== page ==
Who knew that when Elizabeth and I decided to walk this year's Komen Race for the Cure (as seen in the photo above) and wear pink daily for the month of October that *I* would be the one discovering she had breast cancer barely a month later.
On November 7th, I went in for my routine screening mammogram. On the 9th, I received news that there were some abnormalities in both breasts - architectural distortion in the left and calcifications in the right. This probably hit me the hardest because it was completely unexpected. Worse yet, Elizabeth was standing right next to me as a I took the call from my PMD and saw me taking notes. The moment I hung up, she asked "do you have breast cancer?" The only answer at that moment was "I don't know but we're going to find out."
On the 21st, I had a diagnostic mammogram and ultrasound. The left breast was cleared (normal) but the right definitely had some micro calcifications in clusters. Being the doctor I am, I went into 100% research mode. The biopsy occurred on the 28th and the results came back on the 30th. At this point, they confirmed what I'd researched - I have DCIS (ductal carcinoma in situ) which is estrogen receptor positive. Rather than belabor the details here, try going to this link for more information on DCIS and its treatment: http://ww5.komen.org/BreastCancer/RecommendedTreatmentsforDuctalCarcinomaInSitu.html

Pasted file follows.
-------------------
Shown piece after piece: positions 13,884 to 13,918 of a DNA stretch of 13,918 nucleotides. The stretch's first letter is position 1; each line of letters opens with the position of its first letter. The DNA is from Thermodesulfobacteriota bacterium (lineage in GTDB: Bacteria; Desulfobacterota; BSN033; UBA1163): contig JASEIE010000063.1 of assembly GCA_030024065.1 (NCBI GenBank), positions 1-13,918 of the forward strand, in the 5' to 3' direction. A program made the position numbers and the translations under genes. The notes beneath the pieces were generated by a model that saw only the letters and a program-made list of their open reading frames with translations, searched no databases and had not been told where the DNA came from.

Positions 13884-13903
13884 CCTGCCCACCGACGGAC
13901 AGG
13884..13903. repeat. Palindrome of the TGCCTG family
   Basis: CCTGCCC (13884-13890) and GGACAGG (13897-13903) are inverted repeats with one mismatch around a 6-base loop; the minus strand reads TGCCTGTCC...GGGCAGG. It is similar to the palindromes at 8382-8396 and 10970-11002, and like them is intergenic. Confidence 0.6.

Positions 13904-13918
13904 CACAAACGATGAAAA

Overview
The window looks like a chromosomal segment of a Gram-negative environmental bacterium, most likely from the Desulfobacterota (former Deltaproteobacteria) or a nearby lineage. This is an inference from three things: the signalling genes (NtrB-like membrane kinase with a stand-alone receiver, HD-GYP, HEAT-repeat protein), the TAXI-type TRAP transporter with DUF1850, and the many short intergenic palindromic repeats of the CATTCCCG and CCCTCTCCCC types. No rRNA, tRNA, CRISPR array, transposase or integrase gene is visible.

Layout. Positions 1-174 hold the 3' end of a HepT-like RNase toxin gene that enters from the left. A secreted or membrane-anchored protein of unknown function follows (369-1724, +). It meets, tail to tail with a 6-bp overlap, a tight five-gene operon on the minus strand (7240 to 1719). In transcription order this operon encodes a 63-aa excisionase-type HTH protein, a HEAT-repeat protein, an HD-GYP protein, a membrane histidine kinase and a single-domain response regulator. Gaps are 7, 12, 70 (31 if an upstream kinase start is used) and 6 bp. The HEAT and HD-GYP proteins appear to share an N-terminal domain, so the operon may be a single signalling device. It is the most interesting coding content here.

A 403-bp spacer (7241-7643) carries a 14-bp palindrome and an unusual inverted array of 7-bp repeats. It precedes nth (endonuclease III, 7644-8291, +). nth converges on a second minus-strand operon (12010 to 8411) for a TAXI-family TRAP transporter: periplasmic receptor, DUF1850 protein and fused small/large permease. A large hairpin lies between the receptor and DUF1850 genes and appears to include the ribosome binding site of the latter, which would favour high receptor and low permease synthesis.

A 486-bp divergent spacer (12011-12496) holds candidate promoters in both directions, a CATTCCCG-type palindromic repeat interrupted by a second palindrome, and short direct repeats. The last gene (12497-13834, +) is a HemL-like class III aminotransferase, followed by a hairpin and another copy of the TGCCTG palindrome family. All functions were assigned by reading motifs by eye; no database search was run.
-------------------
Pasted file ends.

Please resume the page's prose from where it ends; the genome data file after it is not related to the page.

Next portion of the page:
As you can see, there are several options but all require surgery. I tend to favor a more radical approach (as those who know me well might have already guessed) and am more interested in a mastectomy instead of a lumpectomy given that I only lasted one out of five years when I took tamoxifen as preventative therapy. While I'm giving you my personal opinions, I guarantee that I'll also be asking about a prophylactic mastectomy of my left breast. Not that they/I will do it but just saying.
On Monday, 12/5, I will meet with the oncologist at Houston Methodist (where my initial diagnosis was made). On 12/8-9, I'll be going through a multi-day imaging and physician meeting process at MD Anderson. This visit will include appointments with a PA, surgeon, medical oncologist, and radiation oncologist. Once I've received options from both facilities, we'll make our decision on what to do and where to go.
Elizabeth knows everything and seems to have a good handle on it. She knows that because I was high-risk for breast cancer and get yearly mammograms, my cancer was caught early and is curable. She also knows (without me telling her) that she's now at a higher risk and will have to start screenings at a younger age. It's terrible to put that burden on your 10-year old daughter.
Steve is his usual stoic self. It's always good to have a rock by your side when things can get emotional. But I also hope he knows that it's ok for him to express his own emotions.
I would be remiss to not give a heartfelt thanks to a former high school student of mine who is celebrating her own personal victory against breast cancer. She is my hero and has been a constant source of encouragement while we've been waiting for results to return.
The next time I post, I will have met with the doctors and have made a decision. Let the battle begin!